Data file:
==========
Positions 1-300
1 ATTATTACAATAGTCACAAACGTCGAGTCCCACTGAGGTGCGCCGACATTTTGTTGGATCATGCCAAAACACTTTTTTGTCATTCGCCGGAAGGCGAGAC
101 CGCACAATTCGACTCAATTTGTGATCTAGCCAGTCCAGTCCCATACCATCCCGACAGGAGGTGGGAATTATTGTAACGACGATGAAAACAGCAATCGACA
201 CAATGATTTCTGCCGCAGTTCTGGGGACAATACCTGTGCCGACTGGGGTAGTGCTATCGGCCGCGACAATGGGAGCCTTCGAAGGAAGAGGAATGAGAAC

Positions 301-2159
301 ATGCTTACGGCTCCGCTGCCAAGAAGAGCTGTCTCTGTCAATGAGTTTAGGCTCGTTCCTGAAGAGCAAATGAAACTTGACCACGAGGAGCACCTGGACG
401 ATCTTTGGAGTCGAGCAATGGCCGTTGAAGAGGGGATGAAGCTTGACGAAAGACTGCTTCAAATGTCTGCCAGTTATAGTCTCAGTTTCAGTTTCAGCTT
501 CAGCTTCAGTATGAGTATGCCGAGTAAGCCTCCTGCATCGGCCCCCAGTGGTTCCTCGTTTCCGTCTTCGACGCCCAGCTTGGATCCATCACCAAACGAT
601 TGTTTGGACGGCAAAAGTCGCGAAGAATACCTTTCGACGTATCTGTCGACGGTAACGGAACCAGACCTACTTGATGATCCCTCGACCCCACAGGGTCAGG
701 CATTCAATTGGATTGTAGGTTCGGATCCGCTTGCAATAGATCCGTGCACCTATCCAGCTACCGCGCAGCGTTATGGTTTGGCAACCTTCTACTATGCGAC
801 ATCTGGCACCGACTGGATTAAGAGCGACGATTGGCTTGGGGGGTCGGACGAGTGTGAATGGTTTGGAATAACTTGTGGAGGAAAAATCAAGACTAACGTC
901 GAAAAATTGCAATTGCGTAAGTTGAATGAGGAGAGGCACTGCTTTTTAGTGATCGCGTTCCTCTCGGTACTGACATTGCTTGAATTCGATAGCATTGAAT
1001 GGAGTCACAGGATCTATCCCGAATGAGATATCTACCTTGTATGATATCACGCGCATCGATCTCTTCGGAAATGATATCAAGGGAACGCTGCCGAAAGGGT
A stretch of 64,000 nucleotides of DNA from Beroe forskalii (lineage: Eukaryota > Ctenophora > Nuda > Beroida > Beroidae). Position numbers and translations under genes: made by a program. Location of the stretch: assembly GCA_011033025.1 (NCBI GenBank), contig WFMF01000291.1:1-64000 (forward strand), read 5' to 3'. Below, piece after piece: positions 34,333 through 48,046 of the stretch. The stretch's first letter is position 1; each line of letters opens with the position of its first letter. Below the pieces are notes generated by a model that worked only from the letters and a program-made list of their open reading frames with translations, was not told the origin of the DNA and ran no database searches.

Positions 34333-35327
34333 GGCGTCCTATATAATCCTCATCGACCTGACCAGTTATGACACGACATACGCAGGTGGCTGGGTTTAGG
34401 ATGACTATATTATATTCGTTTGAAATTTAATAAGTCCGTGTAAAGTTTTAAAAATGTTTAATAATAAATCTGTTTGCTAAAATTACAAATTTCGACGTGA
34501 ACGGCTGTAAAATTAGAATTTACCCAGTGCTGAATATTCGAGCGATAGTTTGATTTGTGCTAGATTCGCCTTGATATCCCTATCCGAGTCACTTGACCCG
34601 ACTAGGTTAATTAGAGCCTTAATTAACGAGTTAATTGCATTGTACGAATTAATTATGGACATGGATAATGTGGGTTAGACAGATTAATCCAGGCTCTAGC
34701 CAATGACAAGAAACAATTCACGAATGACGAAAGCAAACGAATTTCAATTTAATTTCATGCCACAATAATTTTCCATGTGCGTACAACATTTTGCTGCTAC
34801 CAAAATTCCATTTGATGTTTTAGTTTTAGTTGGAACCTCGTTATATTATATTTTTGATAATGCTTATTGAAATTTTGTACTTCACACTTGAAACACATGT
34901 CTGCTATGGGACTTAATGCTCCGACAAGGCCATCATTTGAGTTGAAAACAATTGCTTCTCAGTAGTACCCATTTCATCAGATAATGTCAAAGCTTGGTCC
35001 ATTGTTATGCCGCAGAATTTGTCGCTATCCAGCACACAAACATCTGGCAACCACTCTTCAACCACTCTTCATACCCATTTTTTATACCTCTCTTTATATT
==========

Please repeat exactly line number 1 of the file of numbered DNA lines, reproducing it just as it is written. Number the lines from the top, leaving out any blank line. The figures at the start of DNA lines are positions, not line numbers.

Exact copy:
Positions 1-300